I’ve got no idea how many of the people in this place know what’s going on, how many approve or disapprove, but I find myelf not really caring.  There are limits beyond which decent people do not go, and this is well past it.

So I’m sitting here, you see, mourning it–mourning this place, and what it was.  There was a time when it was one of the truly great places I had ever known, and one of the truly great organizations,  and truly great at what it had set out to do.

And now it’s not.

Requiescat in Pacem.

I have to get lawyered up.

Written by janeh

February 22nd, 2009 at 7:32 pm

Posted in Uncategorized

7 Responses to 'A Reflection, of a Sort'

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  1. You owe loyalty to individuals, not organizations. People can’t leave your trust and loyalty to their successors like the keys to the supply closet, and the good ones wouldn’t want to.

    I’ll steal from an author you won’t read here: your reputation is what others believe to be true about you. Your honor is what you know to be true about yourself. Of the two, guard your honor.

    Non illegitimus corborundum.

    robert_piepenbrink

    22 Feb 09 at 8:23 pm

  2. I hope that your troubles are less than you fear in the immediate aftermath, and more easily resolved in a new day.

    Lean on those who are truly loyal to you. Remember that anyone who truly knows you will not believe lies, and those who do believe lies don’t matter.

    Since you need a lawyer, I hope you find the absolute best.

    Lymaree

    22 Feb 09 at 9:47 pm

  3. I hope that the situation works itself out in a way that you can live with, even if it means putting the memory of the institution-as-it-was away safely and cutting ties with the institution-as-it-is. And that means mourning what was and what might have been.

    I don’t know if power is the only thing that motivates vicious backbiters and gossips and manipulators; they frankly baffle me. And they do a lot of harm without ever appearing to realize what they are doing. I think sometimes they know what they’re doing but they don’t care. Sometimes you can walk away from them and the situation they dominate; sometimes, they are so damaging you have to go further. Like Lymaree, I hope you get the best lawyer around.

    Living well is the best revenge. Keep going, get through this and live well.

    cperkins

    23 Feb 09 at 7:13 am

  4. My heart goes out to you. Not long ago there was a woman who was, I see now, determined to get rid of me (get me out of the field we were working in). One of the mysteries to this day is why she wanted to do that; there was plenty of money, work and fame – if you want to call “fame” being recognized at obscure conferences attended by a tiny group of specialists. But she did, and she lied about me to bosses who were two or three levels over me. The lies just made be gasp. And the thing was, she did it so cleverly that there was no way I could get to the big bosses and set the record straight. I had the famous “paper trail,” but paper trails are only useful when you are confronted directly and asked to produce a paper trail. I couldn’t write to someone I’d never met and say, “It has come to my attention that X told you Y, but in actual fact that’s not at all true.” I would have looked like an idiot. I tried to protect myself with copies of emails to higher-ups, but this woman just lied about things that were not covered in emails. She was a kind of genius at deviousness – I could never anticipate or protect myself. In the end she succeeded and getting me out of the field and sullying my reputation. Robert, you write that “people who believe lies don’t matter,” but that isn’t my experience. A lot of people who matter a great deal easily believe lies about people, or they believe that “there isn’t smoke without fire.” And they don’t call you up and ask you what happened, so you never ever get a chance to make your case or defend yourself.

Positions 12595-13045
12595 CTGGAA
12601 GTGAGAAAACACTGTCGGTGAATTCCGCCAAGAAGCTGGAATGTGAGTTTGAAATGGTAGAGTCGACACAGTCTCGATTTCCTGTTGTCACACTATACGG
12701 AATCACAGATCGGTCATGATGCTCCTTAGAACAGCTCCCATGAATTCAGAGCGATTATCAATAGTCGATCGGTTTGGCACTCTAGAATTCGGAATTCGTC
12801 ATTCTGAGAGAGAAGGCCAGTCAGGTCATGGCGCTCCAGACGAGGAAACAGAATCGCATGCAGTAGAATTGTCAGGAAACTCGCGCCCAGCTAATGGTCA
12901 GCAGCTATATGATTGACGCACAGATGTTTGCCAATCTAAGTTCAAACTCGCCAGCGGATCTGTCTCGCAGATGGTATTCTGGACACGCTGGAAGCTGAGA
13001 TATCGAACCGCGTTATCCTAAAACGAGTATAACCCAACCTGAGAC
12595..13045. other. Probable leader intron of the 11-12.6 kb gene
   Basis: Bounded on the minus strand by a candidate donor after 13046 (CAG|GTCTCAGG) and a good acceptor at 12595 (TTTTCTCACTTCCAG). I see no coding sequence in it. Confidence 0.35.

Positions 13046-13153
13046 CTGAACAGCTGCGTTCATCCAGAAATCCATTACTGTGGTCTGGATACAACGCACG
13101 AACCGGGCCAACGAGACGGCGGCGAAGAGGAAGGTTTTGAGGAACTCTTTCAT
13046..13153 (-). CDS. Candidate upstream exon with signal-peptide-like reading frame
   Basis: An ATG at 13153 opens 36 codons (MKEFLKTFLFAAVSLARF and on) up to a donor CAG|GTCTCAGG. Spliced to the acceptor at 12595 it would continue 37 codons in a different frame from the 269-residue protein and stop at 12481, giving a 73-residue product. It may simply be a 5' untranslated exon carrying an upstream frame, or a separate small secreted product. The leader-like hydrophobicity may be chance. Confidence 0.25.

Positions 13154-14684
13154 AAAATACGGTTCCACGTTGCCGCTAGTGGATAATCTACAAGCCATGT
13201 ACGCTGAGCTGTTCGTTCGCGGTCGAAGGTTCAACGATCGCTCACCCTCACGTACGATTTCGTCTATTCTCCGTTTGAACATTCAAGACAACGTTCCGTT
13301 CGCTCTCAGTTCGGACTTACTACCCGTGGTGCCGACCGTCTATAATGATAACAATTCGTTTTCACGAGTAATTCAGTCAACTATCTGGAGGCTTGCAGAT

I wasted a long, long time obsessing about her and the situation. I just couldn’t understand why she had done what she did. I mean, she won and got to be Queen, but she was Queen of such a tiny little world – why would anyone put such effort into that? And risk getting caught? Maybe you’re right – she did it to be Important.

    Don’t you wish a lightning bolt would come down and smite these people? It makes me long for the Old Testament God.

    mab

    23 Feb 09 at 8:09 am

  5. Praying for MAB’s lightning bolt. :-)

    Hugs, Jane.

    Mique

    23 Feb 09 at 8:41 am

  6. I agree with Robert. An institution is a name and a set of buikdings plus the people who belong to it. It changes when the people change. What you have now is not the same institution you had 15 years ago.

    jd

    23 Feb 09 at 3:07 pm

  7. I have no idea of the particulars of your circumstances, but it does put me in mind of what I’ve been going through for the past year-and-a-half (and you do know some of the particulars of that).

    Idiots abound! Unfortunately, most of them left their identification cards at home and leave it up to discerning people to discover their driving motivations. If you’re a person who tends to take others pretty much at face value, you can be in pretty deep before you realize what’s really going on. The worse half of this problem is that you may be the only one who either recognizes the problem or is willing to take a stand against it, irregardless of cost.

    And that’s what gives these idiots confidence! They manage to put others in a situation where the others have to count the cost of the fight in realistic terms and then decide what to do.

    If you’ve lived all your life without having encountered anything like this, you are truly blessed. With all that, my prayers are with you. I do know the kind of stress you’re under.

    sarahartburn

    1 Mar 09 at 7:03 am